Sunday, November 7, 2010

It's Not Even Thanksgiving Yet

The weather service had predicted that the balmy temperatures would be ending on Friday and, sure enough, when we arrived at the beach yesterday at about 5 p.m., temperatures had dropped about 20 degrees from the highs of earlier in the week. The sky held only a few clouds of the cumulous variety and, with the sun shining brightly, seemed to glow a brilliant blue. However, even though the sun shone as brightly as ever, the air had noticeably cooled and the breeze off the ocean was stiff and gusty.

It must have been very low tide last night, because when we started our walk, the hardpacked sand was exposed for about 10 yards and you could even see these wet muddy flats that do not usually show. It was not a very appealing vista, made even less so by these clumps of kelp (seaweed) deposited by the waves.

Walking with an artist definitely can change your perspective though. Alma spotted a string of kelp that she thought was singularly aesthetically appealing. Alma said that the waves had created sand waves around it whose shape mirrored the shape of the kelp and that there was a contrast between the grittiness of the sand and the smoothness of the kelp. I said it looked like something the sea had puked up after a night of heavy binge drinking. But you can be the judge:

Kelp As Art - November 6, 2010

We also came across two young men struggling to learn how to pilot their battery-powered model airplane using a remote control device. This plane had some sort of propeller behind its cabin that propelled the plane. The two guys could get the plane into the air but, once aloft, the plane would swoop and swoon until crashing into the sand, no doubt because of the gusty breezes I mentioned above. At one point, it seemed as if the plane was going to make a crash landing straight into my face. It crashed short of me, but my heart sped up just a bit.

I was fascinated by their efforts and wished to tarry but we have a policy that once in motion on our walk we will only stop for art's sake. Alma was worried for me and others on the beach and thought they should be flying their plane away from any people. "Silly boy toy," I heard her mutter as we continued to walk away from them. I looked over my shoulder as we walked away and saw them still valiantly trying to keep the plane aloft. They were gone by the time we returned.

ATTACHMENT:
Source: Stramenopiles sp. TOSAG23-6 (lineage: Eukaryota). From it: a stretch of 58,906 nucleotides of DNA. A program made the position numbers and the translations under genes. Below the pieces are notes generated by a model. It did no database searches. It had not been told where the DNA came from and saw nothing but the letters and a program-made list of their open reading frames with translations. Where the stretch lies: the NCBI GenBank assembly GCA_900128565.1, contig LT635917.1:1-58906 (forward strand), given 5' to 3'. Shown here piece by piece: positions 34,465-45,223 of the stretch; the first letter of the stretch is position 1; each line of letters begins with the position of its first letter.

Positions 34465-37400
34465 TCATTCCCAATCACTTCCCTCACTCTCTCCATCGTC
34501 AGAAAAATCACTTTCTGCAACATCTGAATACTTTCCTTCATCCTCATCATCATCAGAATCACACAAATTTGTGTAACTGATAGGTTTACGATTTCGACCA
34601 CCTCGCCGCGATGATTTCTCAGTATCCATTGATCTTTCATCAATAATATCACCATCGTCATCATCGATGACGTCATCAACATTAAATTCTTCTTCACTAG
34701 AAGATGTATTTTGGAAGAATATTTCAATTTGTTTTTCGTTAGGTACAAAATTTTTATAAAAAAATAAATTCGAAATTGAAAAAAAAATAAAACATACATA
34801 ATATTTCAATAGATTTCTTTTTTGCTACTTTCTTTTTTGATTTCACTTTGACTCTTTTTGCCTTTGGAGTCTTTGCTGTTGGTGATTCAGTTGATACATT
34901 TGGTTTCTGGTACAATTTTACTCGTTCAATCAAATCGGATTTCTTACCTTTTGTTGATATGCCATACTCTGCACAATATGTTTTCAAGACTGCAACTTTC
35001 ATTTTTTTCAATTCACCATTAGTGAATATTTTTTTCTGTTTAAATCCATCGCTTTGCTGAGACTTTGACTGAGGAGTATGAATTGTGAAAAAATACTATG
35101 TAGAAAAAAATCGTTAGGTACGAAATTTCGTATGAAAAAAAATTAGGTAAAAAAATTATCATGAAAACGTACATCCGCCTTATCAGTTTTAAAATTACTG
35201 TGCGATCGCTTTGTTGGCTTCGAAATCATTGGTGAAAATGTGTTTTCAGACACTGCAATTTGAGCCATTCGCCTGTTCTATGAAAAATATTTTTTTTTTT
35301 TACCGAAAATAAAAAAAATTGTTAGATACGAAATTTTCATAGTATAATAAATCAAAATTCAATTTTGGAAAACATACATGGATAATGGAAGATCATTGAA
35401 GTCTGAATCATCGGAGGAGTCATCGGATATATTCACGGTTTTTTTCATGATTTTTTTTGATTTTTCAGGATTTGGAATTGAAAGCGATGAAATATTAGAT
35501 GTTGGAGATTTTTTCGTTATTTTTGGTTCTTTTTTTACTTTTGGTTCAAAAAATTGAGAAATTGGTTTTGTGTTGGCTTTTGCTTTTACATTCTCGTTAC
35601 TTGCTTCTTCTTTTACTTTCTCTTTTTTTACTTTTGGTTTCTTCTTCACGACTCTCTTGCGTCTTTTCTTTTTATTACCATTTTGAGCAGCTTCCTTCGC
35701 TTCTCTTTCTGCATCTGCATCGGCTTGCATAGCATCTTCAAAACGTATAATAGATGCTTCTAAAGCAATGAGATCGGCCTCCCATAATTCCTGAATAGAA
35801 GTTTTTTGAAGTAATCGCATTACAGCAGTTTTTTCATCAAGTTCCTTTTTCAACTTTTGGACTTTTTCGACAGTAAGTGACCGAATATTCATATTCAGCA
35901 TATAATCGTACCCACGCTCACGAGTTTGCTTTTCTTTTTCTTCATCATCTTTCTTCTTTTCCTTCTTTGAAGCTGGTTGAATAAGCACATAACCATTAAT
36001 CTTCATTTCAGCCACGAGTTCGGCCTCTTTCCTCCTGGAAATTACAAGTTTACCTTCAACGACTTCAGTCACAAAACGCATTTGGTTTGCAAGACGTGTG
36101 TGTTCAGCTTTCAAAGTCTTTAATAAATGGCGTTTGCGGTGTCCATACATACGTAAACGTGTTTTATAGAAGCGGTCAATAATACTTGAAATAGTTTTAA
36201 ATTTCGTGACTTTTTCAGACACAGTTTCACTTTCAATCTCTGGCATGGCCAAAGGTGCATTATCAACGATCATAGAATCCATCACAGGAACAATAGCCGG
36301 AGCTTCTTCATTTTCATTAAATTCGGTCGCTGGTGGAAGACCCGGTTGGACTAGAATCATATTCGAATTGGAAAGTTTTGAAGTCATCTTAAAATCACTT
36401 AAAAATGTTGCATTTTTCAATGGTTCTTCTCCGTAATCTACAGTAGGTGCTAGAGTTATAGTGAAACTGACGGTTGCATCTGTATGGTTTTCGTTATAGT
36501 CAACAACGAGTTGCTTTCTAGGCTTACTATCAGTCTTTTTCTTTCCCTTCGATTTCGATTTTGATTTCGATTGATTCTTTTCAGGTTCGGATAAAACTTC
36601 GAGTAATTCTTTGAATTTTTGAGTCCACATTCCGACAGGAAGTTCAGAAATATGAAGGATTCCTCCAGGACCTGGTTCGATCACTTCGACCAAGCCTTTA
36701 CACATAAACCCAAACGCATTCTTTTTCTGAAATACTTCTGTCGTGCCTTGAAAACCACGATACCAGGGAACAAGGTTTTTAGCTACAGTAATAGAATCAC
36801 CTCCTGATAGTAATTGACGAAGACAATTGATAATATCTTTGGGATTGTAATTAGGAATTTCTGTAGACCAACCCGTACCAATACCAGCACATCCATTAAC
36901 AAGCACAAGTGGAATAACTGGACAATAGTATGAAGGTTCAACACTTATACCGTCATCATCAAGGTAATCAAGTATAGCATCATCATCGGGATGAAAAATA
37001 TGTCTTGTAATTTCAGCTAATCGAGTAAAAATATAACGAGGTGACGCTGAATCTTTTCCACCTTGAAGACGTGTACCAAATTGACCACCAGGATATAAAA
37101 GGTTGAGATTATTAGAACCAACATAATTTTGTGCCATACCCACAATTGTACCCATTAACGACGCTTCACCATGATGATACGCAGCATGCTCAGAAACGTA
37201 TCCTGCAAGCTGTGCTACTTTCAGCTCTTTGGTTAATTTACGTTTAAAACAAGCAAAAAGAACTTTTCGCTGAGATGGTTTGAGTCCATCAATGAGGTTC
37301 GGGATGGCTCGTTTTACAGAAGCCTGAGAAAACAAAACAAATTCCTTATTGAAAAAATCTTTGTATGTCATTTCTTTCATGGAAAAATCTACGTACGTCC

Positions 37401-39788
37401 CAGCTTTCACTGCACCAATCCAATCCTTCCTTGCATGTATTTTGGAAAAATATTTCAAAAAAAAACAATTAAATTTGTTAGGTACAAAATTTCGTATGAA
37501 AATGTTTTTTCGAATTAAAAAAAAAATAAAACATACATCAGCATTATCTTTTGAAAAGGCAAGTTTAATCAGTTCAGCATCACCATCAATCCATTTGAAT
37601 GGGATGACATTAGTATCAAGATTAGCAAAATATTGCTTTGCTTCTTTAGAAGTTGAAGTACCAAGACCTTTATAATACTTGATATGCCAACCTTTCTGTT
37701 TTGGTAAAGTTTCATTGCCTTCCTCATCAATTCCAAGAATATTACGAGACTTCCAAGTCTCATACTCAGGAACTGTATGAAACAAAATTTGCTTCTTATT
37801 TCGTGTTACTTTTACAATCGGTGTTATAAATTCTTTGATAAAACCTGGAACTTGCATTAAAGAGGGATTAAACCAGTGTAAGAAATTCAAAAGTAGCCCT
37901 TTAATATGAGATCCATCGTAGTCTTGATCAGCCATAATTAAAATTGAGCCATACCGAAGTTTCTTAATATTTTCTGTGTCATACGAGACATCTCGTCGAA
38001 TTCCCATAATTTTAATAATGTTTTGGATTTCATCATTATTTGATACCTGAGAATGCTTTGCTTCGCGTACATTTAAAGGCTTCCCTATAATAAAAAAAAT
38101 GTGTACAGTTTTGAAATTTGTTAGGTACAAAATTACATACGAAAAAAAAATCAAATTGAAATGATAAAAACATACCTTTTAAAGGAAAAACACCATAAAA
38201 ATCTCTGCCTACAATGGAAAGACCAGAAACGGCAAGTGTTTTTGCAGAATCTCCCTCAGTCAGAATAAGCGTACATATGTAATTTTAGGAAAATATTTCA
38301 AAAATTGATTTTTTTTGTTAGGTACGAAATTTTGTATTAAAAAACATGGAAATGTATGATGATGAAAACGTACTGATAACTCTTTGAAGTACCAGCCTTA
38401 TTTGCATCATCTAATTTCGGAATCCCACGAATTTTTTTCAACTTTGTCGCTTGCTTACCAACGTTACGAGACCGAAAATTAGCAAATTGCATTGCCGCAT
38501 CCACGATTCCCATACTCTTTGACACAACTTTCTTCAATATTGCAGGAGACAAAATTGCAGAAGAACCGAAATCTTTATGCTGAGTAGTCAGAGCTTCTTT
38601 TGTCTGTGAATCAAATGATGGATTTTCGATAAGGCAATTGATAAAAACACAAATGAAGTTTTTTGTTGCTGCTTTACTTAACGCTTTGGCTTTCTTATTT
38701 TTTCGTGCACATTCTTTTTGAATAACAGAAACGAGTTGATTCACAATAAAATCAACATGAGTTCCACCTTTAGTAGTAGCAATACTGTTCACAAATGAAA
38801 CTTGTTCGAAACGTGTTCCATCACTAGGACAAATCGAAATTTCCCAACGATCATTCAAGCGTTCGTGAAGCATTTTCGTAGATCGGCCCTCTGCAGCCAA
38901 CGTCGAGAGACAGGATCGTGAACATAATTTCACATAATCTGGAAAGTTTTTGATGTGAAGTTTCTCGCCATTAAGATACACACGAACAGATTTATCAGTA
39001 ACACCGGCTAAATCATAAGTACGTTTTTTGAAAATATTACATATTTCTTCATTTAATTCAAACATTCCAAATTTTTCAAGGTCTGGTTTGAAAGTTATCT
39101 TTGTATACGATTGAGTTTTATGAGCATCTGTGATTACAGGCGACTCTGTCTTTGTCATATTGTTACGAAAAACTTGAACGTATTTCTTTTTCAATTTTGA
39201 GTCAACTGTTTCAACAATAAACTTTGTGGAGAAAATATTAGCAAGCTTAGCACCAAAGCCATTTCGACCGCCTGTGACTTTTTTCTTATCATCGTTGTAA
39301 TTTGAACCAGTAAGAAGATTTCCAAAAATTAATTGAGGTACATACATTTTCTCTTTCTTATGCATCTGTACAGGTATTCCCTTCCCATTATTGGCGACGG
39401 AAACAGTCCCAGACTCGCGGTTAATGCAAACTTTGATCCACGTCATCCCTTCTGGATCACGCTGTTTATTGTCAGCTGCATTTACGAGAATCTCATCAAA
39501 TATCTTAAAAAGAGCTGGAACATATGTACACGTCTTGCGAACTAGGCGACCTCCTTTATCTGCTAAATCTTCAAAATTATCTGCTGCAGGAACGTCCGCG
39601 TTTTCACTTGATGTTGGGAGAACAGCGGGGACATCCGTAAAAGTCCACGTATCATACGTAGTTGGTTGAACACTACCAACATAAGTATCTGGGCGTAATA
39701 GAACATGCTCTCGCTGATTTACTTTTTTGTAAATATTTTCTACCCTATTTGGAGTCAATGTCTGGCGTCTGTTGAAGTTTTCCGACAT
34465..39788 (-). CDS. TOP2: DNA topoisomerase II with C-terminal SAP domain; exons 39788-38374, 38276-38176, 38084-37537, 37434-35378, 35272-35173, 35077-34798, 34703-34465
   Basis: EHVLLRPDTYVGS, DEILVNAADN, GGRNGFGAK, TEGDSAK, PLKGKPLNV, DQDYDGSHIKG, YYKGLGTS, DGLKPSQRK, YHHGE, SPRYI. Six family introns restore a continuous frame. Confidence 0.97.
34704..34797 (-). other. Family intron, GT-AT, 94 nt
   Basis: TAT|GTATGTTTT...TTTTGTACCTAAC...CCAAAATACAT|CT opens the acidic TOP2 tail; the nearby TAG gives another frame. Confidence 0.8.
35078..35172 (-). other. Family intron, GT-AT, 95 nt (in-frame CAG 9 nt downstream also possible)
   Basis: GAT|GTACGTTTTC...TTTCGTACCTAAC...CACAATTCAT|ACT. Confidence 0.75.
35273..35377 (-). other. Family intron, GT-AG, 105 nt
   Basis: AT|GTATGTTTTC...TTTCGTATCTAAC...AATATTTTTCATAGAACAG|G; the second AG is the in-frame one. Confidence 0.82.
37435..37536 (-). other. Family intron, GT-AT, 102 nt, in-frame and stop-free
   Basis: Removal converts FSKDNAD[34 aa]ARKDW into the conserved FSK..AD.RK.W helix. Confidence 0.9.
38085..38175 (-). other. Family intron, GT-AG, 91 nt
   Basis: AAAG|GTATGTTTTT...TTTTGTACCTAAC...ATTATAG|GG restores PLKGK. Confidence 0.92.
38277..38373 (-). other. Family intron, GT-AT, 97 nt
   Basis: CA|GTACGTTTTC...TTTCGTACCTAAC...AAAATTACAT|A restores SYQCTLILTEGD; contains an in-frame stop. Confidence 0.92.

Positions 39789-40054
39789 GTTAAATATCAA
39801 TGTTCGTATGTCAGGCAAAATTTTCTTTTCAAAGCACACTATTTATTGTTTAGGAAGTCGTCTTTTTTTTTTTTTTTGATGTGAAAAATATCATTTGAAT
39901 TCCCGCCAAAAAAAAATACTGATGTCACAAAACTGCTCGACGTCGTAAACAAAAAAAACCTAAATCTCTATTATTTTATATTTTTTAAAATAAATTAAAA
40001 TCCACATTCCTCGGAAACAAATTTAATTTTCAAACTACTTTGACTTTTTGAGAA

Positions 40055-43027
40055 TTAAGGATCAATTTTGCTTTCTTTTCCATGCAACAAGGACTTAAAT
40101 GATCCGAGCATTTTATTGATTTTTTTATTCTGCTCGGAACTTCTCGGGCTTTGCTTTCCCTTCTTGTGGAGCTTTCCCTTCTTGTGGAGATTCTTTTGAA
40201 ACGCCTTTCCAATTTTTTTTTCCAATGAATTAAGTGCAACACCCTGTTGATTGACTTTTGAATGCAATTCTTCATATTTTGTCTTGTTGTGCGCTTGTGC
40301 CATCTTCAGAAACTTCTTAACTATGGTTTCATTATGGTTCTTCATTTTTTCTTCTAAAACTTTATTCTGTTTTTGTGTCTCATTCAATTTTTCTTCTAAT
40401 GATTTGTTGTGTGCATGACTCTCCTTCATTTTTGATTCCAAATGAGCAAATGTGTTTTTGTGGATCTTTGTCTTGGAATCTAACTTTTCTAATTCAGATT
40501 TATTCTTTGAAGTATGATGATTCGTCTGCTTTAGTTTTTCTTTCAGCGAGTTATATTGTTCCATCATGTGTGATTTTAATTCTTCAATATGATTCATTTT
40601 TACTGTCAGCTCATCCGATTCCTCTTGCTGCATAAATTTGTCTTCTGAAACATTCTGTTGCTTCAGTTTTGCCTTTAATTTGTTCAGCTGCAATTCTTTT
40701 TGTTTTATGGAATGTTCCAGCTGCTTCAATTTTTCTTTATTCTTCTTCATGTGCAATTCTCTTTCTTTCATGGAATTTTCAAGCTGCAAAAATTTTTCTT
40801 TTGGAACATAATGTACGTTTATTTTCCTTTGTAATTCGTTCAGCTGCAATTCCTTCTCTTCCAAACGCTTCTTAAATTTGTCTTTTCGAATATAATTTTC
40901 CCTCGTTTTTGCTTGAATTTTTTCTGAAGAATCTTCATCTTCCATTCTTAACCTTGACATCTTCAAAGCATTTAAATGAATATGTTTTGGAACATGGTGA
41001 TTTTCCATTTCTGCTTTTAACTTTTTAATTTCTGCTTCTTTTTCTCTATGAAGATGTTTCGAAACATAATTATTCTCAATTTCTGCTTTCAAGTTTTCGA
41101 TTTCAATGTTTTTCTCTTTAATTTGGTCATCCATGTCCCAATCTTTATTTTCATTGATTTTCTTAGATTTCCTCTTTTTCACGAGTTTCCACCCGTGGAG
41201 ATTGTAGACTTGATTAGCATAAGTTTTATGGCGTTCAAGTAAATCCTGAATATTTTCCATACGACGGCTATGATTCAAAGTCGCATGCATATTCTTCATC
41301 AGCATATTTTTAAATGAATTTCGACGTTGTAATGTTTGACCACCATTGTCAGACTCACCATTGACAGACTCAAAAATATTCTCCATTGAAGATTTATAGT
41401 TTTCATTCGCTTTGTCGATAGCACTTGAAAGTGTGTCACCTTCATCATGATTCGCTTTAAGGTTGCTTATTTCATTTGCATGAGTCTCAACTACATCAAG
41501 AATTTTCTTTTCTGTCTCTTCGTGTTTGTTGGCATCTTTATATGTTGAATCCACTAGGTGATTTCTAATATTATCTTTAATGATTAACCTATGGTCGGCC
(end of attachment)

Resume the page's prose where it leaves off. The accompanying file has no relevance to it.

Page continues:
Near the Villa Marina jetty, we bumped upon a most curious spectacle. There were two Christmas trees (artificial) set up on the beach and decorated with ornaments and presents. There were other Christmasy items set up in the sand also, including a sign that pointed toward the north pole. Very bizarre. Alma took many pictures, some of which you will see below.

The person had brought all the material out to the beach in a children's red wagon and I circled the wagon to see if I could find any sign of who might have brought the stuff. It seemed abandoned and adrift and there were no obvious signs of whom the material belonged to. So I was about ready to dismiss is as merely the fruit of yet another California eccentric when a woman walked up with a big, fancy camera. Turns out the woman, Stephanie Celine, is a professional photographer and was staging the trees on the beach for holiday cards.

She was quite open to my putting our photos of her Christmas tableaus on my blog. Thank you Stephanie, and I wish you a lot of luck wit your photography business ( It seems Christmas has indeed come a bit early this year for Southern California, so perhaps those lower temperatures yesterday were a harbinger.

1 comment:

  1. yet again I just keep reading and reading. I love it very much. Not sure what the snad one with the seaweed looked like but I thought it was pretty.Keep up the stories I LOVE them very much.